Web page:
It’s my favourite time of the year. The end-of-year holidays are round the corner and there’s a nip in the air (even in Mumbai where I swelter through the rest of the year). As a child, this was a particularly exciting time because of Christmas. It marked the 6 months my grandmother would spend with my family, bringing treats in tow. My sister and I would stay up at night block printing newspaper to gift wrap presents, tiptoeing to the tree after the household had gone to bed to place said presents at the bottom of the tree. I’d then wait in happy anticipation to watch how carefully chosen presents were received and to take stock of the goodies I’d accumulated.
Over the last few years, the conversation around Christmas has changed. I find myself engaging with the statistics on consumption and what it’s doing to the world we inhabit. The (greedy, as my sister would describe it) gift counting has shifted to paying attention to what and how I consume. I find myself asking questions: What do I really need? Is it something that nourishes and sustains? What will move the heart and delight the senses? With the change of question and re-thinking of why the gift, packages under the tree have changed. Seeds find their way there. Also plants, books, food, sustainable menstrual health products.
As someone who spent her 20s accumulating things, I find myself stepping into the flow that comes from a form of giving that sustains. In Lewis Hyde’s The Gift: Creativity and the Artist in the Modern World, (a highly recommended gift), he writes: ‘A gift that cannot be given away ceases to be a gift. The spirit of a gift is kept alive by its constant donation. […] where commerce is exclusively a traffic in merchandise, the gifted cannot enter into the give-and-take that ensures the livelihood of their spirit.’ Citing Homer’s hymn to Hermes, he adds: ‘Hermes invents the first musical instrument, the lyre, and gives it to his brother, Apollo, whereupon he is immediately inspired to invent a second musical instrument, the pipes. The implication is that giving the first creation away makes the second one possible. Bestowal creates that empty place into which new energy may flow.’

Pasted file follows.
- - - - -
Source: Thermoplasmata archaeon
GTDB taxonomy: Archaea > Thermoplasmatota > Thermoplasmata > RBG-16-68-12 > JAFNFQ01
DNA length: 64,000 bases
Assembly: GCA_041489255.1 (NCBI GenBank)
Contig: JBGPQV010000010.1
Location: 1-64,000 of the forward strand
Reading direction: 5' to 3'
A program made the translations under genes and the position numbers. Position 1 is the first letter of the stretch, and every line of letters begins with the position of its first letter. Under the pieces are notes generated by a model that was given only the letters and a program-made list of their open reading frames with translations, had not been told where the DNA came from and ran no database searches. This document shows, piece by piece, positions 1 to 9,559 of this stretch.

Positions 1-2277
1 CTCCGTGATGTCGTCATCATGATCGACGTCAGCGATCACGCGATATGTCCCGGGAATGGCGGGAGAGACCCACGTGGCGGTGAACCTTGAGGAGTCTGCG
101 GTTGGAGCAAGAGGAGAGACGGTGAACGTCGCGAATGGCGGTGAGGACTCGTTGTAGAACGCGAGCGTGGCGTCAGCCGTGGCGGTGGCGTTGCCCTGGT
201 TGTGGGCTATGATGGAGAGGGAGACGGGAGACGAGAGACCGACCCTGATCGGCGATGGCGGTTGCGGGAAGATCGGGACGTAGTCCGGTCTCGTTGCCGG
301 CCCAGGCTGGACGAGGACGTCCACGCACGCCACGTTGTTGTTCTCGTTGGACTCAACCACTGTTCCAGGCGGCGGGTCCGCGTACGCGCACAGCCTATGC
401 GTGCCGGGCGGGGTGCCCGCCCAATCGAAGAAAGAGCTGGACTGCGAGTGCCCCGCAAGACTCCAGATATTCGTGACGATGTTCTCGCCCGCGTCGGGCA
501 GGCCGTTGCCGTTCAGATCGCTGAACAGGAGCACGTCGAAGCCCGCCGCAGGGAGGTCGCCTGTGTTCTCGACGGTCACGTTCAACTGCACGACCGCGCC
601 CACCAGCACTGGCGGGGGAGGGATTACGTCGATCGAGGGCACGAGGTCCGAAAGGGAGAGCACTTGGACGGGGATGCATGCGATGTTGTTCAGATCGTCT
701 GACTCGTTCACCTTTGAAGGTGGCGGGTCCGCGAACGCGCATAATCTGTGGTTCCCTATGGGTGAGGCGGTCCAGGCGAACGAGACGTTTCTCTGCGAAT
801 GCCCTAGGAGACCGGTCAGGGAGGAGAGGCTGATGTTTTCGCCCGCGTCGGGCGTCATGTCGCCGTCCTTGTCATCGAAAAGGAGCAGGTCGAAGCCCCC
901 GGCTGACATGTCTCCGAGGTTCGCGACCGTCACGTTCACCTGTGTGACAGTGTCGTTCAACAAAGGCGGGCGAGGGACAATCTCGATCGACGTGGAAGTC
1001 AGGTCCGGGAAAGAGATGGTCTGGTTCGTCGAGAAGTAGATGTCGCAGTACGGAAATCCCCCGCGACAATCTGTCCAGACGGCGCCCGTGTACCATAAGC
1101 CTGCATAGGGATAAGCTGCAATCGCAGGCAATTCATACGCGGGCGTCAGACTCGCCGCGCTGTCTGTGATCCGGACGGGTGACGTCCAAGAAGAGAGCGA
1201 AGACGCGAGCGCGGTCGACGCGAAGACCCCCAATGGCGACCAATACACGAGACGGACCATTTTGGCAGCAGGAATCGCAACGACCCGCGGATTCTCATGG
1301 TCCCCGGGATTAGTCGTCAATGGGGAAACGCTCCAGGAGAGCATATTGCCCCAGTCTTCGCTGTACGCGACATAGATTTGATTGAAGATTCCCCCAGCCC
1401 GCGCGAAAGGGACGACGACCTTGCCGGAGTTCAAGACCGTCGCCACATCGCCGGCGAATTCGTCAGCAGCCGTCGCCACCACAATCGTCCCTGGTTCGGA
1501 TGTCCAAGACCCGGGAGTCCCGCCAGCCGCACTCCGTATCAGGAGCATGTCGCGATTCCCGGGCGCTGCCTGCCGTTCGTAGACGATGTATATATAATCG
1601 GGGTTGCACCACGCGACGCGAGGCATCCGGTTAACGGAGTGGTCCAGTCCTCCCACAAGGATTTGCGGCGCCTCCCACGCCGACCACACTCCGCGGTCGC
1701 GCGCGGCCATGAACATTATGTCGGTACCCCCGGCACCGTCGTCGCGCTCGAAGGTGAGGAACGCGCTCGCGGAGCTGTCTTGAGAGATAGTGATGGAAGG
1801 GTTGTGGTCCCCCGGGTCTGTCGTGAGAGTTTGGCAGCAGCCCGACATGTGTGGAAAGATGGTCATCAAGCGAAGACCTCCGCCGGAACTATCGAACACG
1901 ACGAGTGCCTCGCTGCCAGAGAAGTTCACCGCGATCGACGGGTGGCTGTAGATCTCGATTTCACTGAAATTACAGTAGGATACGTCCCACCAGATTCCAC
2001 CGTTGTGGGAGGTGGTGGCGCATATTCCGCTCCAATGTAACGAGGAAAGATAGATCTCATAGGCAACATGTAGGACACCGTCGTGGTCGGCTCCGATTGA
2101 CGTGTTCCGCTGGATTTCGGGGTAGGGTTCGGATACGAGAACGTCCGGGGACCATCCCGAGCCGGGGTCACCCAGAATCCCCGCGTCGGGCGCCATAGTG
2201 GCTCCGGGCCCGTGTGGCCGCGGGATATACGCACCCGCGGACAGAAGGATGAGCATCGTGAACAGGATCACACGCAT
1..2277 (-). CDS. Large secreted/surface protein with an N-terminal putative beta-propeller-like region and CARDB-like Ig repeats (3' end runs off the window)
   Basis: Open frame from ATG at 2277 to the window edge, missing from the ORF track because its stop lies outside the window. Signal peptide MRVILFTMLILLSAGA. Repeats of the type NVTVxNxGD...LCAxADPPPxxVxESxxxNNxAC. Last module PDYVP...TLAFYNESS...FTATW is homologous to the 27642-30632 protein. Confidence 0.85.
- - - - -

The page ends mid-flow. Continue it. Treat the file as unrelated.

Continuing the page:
I sit with the idea of bestowal. Of energy and life giving forces being bequeathed with the giving of a gift. I think of time as a gift. The power of attention, being fully present with another living being. I am struck by the gift that it is every time I visit my 103 year old grandmother, and older people in my life.
With the holiday season in full swing, I’m sitting with the idea of different sorts of gifts. I’d love to hear your thoughts on giving and gifts, so do write in.
Also, on 1st January 2020 we launch The Curio-city Collective podcast and website! We are super excited and hope you will join us in the coming year to explore, converse and traverse the path of healthier and happier communities.